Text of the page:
§ Mr. LYNCH
asked (1), whether the right hon. Gentleman can make a statement with regard to the circumstances under which William Ball was removed from Pentonville Prison to Colney Hatch Lunatic Asylum; (2), whether, in the case of William Ball, who was recently removed from Pentonville Prison to Colney Hatch Lunatic Asylum, forcible feeding had been adopted; and, if so, whether he can state the circumstances which rendered this course necessary; and (3), whether, in the case of William Ball, there was sent to his wife by the Governor of His Majesty's prison, Pentonville, a fortnight before the expiration of the term of his imprisonment, a letter stating that he was in good health; whether on Monday last William Ball was certified before a magistrate as insane; and whether, within a few hours of his wife having received notice of certification, and before she could send a medical man to see her husband on her behalf, he was removed to Colney Hatch?
§ Mr. McKENNA
William Ball was convicted at Bow Street on 22nd December last of doing wilful damage, and sentenced to two months' imprisonment with hard labour. He was, therefore, not eligible for the special treatment which may be accorded to certain classes of prisoners under the prison rule recently made by my predecessor, as that rule applies only to persons placed by the Court in the second or third division, and does not apply to those sentenced to hard labour. This was explained to Ball, but from his reception into prison he refused all food, and on the 25th December it became necessary to feed him artificially. He was admitted to hospital on that day, and remained in hospital till the day of his discharge. He was fed twice daily by mouth tube. There was no difficulty in doing this, as the prisoner not only did not resist the process, but assisted as much as possible. No force whatever was used towards him, and the statement which appeared in the Press that he was punished is untrue. His weight and physical health were fairly well maintained, and on 21st January his wife, in answer to an inquiry by her, was informed that he was in his usual health. No disturbing mental symptoms were observed until the night of 25th January, when he was restless, and talking wildly. On 29th January he began to take food naturally, and continued to do so until 285 his discharge on 12th February. His mental condition, however, became worse. On 9th February he was reported to be certifiably insane, and it was decided that he should be removed to an asylum. A letter notifying this decision to Mrs. Ball was written from the prison on the 10th; but, by an unfortunate mistake on the part of a messenger, it was not posted till the following day, Sunday the 11th, and, presumably, reached Mrs. Ball by the first post on Monday. No application to delay the prisoner's removal was made to the governor, and although the contrary has been stated the prisoner himself made no protest. He was removed from Pentonville to the asylum at 2.30 p.m. on Monday. The prisoner's treatment while in Pentonville was strictly in accordance with the law as laid down by the Lord Chief Justice in the case of Leigh v. Gladstone, and I am satisfied that he received every care and attention from the medical officers of the prison.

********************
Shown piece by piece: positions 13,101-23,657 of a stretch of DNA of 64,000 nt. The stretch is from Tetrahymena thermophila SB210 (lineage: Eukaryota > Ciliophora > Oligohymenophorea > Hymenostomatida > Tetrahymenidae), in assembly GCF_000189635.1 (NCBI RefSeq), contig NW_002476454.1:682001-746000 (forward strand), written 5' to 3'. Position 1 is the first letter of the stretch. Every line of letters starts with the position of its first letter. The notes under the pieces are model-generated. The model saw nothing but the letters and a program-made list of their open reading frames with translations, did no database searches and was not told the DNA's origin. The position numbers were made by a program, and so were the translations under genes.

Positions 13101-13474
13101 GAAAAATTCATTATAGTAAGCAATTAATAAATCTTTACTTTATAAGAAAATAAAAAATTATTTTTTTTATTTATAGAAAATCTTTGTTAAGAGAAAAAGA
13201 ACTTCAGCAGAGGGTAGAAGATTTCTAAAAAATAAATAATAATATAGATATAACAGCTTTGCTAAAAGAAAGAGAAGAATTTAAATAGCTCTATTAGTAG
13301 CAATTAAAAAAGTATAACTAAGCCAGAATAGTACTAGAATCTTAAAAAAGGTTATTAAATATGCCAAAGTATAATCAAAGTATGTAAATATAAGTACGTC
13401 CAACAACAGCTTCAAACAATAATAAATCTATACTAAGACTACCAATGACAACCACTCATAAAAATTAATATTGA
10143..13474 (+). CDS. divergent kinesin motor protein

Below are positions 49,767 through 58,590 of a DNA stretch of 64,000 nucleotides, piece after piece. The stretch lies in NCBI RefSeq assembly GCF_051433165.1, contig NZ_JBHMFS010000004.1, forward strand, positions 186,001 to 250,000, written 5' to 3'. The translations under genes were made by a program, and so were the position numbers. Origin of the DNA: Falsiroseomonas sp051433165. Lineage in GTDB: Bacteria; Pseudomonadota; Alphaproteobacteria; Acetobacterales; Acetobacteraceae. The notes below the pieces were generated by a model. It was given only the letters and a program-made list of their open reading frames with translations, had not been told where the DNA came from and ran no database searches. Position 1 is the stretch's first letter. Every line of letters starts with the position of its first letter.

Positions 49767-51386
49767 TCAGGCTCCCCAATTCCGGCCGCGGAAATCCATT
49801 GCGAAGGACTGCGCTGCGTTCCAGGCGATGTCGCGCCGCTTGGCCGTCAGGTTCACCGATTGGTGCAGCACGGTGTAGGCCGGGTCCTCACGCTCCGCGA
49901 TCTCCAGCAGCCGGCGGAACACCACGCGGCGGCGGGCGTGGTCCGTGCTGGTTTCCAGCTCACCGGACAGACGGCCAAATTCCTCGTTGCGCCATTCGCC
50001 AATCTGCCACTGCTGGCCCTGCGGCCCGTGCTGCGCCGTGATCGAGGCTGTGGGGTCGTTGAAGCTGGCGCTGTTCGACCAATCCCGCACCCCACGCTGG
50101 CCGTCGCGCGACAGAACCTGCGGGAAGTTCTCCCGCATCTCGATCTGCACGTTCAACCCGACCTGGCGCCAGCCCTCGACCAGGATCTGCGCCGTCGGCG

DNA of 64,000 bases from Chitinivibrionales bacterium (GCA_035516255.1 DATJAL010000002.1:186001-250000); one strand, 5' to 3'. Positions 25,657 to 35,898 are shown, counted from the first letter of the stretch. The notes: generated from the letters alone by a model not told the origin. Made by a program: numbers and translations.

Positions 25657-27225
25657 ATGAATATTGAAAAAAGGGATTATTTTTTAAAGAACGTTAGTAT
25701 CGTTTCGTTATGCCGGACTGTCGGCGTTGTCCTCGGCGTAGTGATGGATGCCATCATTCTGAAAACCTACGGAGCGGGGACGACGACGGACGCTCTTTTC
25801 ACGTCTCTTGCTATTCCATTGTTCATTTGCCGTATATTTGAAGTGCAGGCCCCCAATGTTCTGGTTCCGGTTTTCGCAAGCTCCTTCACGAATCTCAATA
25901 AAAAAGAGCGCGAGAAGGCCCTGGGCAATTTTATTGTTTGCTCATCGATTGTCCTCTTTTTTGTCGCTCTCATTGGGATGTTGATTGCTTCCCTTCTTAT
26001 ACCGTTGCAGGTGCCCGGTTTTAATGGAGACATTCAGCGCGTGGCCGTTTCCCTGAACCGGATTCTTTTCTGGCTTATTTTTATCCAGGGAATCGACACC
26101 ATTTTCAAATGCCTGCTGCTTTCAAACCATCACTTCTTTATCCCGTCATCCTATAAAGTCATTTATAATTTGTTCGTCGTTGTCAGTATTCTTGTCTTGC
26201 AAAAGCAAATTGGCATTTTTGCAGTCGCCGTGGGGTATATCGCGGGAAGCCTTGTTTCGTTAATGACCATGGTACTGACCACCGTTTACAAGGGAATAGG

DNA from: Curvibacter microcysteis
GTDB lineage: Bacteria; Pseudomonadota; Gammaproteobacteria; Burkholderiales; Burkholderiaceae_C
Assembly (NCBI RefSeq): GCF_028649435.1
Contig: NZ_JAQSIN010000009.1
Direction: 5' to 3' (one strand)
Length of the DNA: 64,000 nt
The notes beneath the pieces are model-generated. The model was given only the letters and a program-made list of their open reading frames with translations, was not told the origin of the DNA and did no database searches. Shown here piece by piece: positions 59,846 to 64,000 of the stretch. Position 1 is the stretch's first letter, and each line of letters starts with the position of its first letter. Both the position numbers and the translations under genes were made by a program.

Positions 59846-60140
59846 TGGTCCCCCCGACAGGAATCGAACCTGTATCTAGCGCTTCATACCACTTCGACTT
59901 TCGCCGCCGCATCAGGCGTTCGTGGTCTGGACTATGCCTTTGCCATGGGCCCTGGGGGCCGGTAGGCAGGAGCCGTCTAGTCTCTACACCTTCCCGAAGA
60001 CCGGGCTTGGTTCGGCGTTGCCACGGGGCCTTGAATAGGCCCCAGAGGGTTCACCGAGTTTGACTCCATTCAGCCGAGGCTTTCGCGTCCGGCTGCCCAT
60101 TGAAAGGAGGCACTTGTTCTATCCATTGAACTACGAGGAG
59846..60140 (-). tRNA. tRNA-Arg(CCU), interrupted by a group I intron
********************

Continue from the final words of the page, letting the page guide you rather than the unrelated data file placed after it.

§ Mr. McKENNA
No, Sir; I shall be glad to have notice of that question, but my memory is that there was nothing in the prisoner's conduct at the time of his admission which led the medical officer to think he was not of sound mind.
§ Lord ROBERT CECIL
May I ask the right hon. Gentleman whether the medical officer has any theory as to what drove this man insane?
§ Mr. McKENNA
I think I would rather have notice of the Noble Lord's question. I should like to read the medical officer's statement.
§ Mr. LANSBURY
May I ask the right hon. Gentleman whether the Home Secretary has it in his power to order an alteration in the sentence in the case of a political offender by placing him in the second 286 division instead of in the third, thus relieving him of the sentence of hard labour; and whether this was not a political offence in the ordinary meaning of the term?
§ Mr. McKENNA
No doubt the Home Secretary could remit that part of his sentence which gave hard labour; and, if that were done, I suppose the prison rule made by my predecessor would then apply in such a case.